Releases > November 2011 releases

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12 Tracks, running time 66 minutes.
Own Label

Lyrical, melodic and melancholy by turns.  This is a solo album of often time complex and always enchanting finger-style guitar music.
Range is the best word to describe the McGrath experience, that range covers his command of tone, timing and a constantly rich emotional engagement with the nylon-strung guitar.
Be amazed by his application of classical techniques on the opening track, Champagne and Onions, at over seven minutes he uses the expanded time to explore the nuances and tributaries around a simple melodic theme, which he embellishes with runs, fills, arpeggios, harmonic pinches and deft almost inaudible slides.
Big pieces are a feature of this album, Lyric Epiphany coming in at over ten minutes is a tour de force of classical guitar playing with a modern neo-jazz sensibility, this was commissioned by RTÉ Lyric FM’s ‘Blue Of The Night’ programme, they just have to be delighted with it.
Track two sees McGrath working his magic on the traditional tune Limerick Junction, firstly played as a fairly standard hornpipe (with a generous bass line from an opposing thumb strum). Half way through he pauses to develop a bridge, which he then grows back into the hornpipe, this time fuller than before.
Musically surprising and thoughtful, brilliantly percussive on the Scottish Drummond Castle, tender and soulful on Neil Gow’s Lament for this second Wife, but never predictable, I found myself looking at the liner notes with anticipation. “Aidan  O’Rourke’s The Quiet Place, how will he approach that?”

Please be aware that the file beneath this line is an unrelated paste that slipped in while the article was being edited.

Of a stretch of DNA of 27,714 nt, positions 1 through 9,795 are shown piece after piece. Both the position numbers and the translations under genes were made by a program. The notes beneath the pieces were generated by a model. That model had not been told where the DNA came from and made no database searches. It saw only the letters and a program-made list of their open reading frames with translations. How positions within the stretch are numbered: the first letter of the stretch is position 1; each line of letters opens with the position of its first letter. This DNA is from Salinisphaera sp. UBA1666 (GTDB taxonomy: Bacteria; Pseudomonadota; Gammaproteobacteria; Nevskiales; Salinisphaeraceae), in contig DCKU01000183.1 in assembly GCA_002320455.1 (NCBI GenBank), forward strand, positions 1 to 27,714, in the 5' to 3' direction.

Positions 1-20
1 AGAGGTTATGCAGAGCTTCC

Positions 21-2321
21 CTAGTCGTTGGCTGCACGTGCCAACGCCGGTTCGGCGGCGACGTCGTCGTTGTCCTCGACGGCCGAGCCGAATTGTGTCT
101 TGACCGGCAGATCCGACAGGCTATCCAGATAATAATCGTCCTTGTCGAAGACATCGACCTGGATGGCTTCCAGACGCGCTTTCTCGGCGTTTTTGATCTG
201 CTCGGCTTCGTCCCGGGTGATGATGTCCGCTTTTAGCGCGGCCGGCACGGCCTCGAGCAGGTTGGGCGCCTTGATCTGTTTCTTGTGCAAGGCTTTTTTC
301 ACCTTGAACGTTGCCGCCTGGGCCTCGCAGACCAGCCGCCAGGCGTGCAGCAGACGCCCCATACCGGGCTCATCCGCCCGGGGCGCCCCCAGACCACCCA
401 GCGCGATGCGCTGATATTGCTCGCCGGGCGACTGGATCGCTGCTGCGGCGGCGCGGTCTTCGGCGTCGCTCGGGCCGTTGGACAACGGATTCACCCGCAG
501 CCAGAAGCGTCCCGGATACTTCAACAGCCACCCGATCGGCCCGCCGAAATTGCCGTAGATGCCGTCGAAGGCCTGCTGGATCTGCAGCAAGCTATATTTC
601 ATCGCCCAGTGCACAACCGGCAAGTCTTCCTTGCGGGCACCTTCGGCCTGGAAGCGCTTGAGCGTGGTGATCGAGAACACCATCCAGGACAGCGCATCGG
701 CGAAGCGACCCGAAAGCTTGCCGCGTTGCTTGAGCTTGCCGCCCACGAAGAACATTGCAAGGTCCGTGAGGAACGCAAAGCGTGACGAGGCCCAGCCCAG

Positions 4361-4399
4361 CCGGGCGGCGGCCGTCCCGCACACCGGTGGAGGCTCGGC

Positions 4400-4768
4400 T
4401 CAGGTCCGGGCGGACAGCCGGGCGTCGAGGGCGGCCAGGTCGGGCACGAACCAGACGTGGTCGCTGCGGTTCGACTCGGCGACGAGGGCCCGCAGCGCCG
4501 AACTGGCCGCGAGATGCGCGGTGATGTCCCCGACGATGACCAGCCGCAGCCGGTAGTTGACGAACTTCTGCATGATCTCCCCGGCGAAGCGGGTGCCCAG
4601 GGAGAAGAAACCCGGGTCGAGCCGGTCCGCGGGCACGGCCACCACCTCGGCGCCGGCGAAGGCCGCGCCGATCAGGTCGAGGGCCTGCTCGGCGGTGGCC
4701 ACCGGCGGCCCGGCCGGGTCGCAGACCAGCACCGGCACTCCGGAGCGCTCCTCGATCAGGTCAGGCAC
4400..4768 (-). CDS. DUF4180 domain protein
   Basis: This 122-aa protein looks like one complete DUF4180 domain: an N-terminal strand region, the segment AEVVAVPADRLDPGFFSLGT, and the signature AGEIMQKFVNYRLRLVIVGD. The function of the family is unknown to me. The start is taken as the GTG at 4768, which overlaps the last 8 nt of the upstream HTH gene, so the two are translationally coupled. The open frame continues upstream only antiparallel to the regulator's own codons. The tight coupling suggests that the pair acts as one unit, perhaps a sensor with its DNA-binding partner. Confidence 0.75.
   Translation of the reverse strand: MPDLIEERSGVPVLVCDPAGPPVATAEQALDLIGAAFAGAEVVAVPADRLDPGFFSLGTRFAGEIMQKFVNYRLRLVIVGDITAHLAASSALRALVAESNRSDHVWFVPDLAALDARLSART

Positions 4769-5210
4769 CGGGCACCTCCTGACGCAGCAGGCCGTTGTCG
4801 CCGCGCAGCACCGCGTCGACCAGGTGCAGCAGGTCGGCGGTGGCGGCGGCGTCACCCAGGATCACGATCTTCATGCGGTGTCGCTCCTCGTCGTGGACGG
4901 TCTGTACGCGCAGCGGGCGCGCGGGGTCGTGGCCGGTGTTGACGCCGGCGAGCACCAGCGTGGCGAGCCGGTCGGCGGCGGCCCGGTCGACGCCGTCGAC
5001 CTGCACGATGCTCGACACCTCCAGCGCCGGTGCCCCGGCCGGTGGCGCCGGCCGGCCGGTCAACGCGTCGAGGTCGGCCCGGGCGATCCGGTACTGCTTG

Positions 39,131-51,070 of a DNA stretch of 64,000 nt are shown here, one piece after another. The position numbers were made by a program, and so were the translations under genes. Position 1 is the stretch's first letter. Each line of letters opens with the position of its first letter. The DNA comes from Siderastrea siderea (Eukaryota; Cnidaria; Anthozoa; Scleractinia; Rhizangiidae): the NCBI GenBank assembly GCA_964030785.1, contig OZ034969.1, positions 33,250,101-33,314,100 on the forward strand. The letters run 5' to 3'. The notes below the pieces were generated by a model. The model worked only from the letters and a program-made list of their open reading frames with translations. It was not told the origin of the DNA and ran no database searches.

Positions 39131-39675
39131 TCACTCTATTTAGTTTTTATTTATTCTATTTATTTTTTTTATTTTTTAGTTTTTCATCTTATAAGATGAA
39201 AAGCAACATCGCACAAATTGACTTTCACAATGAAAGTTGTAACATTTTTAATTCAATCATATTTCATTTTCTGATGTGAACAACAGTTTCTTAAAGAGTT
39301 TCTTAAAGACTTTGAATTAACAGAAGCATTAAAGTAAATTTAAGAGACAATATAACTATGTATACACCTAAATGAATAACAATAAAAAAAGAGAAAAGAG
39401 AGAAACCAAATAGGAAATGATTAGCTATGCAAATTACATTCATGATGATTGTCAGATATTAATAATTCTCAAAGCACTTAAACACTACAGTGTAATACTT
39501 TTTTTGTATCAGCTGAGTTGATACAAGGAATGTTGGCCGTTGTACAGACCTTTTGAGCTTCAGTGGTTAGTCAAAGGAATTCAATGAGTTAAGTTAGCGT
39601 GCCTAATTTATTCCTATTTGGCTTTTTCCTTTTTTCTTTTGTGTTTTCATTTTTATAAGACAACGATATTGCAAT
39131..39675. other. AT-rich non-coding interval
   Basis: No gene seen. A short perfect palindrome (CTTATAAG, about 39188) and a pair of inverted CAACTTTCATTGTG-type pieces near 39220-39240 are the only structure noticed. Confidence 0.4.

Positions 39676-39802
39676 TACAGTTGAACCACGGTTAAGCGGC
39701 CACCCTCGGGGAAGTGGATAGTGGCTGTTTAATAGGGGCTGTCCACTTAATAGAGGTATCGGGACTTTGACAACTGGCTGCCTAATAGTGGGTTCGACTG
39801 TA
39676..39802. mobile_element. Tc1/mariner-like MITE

I’ve argued for years that the guitar is the natural successor to Carolan’s harp and on this album McGrath shows us how suited it is to the blind harper’s compositions, for example with its lute like quality enhancing Eleanor Plunket  (he opens the piece with a harmonic exploration of the guitar’s fret board before he layers on the melody).
The album closes with O’ Carolans’ Dream, introduced by a questioning riff that the well-known tune almost answers until the question is asked again at the end of the piece. It is finally resolved by fading single high notes that finish the album on an echo of resonance.
A past pupil of John Feeley at Dublin’s DIT, McGrath has made a masterpiece in this magnificent album.
Seán Laffey

Own Label AFLCD 201101, 10 tracks, 47 minutes